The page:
Impact Factor 3.677

The world's most-cited Plant Sciences journal

This article is part of the Research Topic

Advances in Parasitic Weed research

Original Research ARTICLE

Front. Plant Sci., 12 December 2016 | https://doi.org/10.3389/fpls.2016.01838

Molecular Identification of Broomrape Species from a Single Seed by High Resolution Melting Analysis

  • 1GEVES, Beaucouzé, France
  • 2Laboratoire de Biologie et Pathologie Végétales, Université de Nantes, Nantes, France

Broomrapes are holoparasitic plants spreading through seeds. Each plant produces hundreds of thousands of seeds which remain viable in the soils for decades. To limit their spread, drastic measures are being taken and the contamination of a commercial seed lot by a single broomrape seed can lead to its rejection. Considering that broomrapes species identification from a single seed is extremely difficult even for trained botanists and that among all the described species, only a few are really noxious for the crops, numerous seed lots are rejected because of the contamination by seeds of non-noxious broomrape species. The aim of this study was to develop and evaluate a High Resolution Melting assay identifying the eight most noxious and common broomrape species (Phelipanche aegyptiaca, Orobanche cernua, O. crenata, O. cumana, O. foetida, O. hederae, O. minor, and P. ramosa) from a single seed. Based on trnL and rbcL plastidial genes amplification, the designed assay successfully identifies O. cumana, O. cernua, O. crenata, O. minor, O. hederae, and O. foetida; P. ramosa, and P. aegyptiaca can be differentiated from other species but not from each other. Tested on 50 seed lots, obtained results perfectly matched identifications performed by sequencing. Through the analysis of common seed lots by different analysts, the reproducibility of the assay was evaluated at 90%. Despite an original sample preparation process it was not possible to extract enough DNA from some seeds (10% of the samples). The described assay fulfills its objectives and allows an accurate identification of the targeted broomrape species. It can be used to identify contaminants in commercial seed lots or for any other purpose. The assay might be extended to vegetative material.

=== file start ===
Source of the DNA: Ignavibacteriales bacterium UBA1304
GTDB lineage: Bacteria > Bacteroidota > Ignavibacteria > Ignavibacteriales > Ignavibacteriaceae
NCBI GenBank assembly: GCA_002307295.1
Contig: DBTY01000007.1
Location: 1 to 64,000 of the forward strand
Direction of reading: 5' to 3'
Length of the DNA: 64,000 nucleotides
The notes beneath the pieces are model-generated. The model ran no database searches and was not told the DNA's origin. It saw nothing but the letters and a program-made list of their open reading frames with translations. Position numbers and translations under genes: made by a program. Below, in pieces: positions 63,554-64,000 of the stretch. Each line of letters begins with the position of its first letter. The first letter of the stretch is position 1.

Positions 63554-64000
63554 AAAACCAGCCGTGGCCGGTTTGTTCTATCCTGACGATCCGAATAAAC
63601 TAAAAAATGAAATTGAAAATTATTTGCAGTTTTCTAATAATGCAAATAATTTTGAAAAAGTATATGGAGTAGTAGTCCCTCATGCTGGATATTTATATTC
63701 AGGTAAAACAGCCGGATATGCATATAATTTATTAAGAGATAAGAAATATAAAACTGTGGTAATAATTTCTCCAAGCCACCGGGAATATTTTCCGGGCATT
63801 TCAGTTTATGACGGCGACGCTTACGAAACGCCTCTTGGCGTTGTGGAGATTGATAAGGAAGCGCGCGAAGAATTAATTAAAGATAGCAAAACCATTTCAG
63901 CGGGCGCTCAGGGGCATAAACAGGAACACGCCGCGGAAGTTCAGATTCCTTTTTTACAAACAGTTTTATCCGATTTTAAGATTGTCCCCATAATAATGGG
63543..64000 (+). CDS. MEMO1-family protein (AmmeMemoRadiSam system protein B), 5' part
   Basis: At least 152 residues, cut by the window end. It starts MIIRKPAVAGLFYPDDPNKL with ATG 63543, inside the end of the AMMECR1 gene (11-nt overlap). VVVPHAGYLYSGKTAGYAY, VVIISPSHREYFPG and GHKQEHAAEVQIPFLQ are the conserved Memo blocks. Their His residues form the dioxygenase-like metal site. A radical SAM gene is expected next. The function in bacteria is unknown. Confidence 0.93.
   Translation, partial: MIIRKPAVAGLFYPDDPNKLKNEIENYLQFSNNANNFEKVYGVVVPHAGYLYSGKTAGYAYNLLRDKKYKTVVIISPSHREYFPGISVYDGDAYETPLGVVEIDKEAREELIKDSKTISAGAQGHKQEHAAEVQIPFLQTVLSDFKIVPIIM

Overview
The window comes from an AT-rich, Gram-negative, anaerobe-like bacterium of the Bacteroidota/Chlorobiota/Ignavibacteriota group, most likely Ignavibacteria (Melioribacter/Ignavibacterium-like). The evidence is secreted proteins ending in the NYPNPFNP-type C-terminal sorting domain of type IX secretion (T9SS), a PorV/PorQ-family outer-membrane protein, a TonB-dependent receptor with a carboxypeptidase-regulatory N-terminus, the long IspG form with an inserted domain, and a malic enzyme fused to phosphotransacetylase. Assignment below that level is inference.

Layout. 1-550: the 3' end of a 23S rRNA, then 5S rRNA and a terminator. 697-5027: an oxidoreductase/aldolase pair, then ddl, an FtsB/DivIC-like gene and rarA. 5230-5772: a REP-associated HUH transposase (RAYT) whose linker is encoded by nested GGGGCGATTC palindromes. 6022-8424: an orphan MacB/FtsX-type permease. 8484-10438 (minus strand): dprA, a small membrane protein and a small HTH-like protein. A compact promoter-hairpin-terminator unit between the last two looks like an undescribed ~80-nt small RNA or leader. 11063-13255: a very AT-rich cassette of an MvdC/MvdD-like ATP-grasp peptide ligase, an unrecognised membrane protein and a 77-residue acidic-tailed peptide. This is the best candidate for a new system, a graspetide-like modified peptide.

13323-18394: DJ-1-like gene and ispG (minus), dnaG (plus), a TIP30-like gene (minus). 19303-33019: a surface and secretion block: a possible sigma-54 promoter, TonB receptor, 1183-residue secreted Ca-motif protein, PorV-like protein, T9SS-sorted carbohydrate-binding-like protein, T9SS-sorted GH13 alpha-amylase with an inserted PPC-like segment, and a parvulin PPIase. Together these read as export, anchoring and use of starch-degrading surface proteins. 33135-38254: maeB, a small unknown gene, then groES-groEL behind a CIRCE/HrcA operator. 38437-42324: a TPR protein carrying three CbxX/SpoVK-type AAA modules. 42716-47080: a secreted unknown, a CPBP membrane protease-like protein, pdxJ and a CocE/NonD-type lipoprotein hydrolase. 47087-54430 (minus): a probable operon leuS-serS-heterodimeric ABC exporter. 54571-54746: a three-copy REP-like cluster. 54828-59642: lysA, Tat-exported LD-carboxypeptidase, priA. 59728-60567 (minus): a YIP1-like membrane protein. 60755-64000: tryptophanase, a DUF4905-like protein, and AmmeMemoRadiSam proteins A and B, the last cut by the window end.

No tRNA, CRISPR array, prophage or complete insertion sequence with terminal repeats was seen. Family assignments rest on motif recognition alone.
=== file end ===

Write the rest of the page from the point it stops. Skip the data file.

Introduction

Broomrapes (Orobanche and Phelipanche spp.) are angiosperms in the Orobanchaceae which have evolved into obligate root holoparasitic plants (Joel, 2009). Devoid of leaves, of chlorophyll as well as of functional roots, they entirely depend on their host for nutritional requirements (Westwood, 2013). One single broomrape plant can produce hundreds of thousands of extremely small seeds, between 200 and 300 μm, each weighing around 5 μg and composed of only 200 to 300 cells (Joel, 1987). They are easily dispersed mainly by wind and water, and remain viable in the soils for many years until their germination is triggered chemically by exudates released in the soil by the roots of potential host plants (Lopez-Granados and Garcia-Torres, 1996, 1999). At the vicinity of host roots, germinated seeds develop a haustorium that penetrates host tissues and establish a connection with its vascular tissues. This connection will constitute the source of the parasite for water and nutrients. Some species in the Orobanche and Phelipanche genera, the weedy broomrapes, are able to infect a large range of plant species, including many important crops. In severe cases, infection of the host plant can lead in reduction of crop yields up 100%. This makes broomrapes one of the most devastating parasitic weeds in the Mediterranean and western Asian regions but also in many other parts of the world (Parker, 2009). Thus, among these noxious parasitic species are the closely related Phelipanche ramosa L. and P. aegyptiaca Pers. (synonym Orobanche ramosa and O. aegyptiaca) (Joel, 2009), O. cumana Wallr., O. cernua Loefl., O. crenata Forsk., O. foetida Poir., and O. minor Sm., while O. hederae Vaucher ex Duby has no agronomical impact but is extremely common.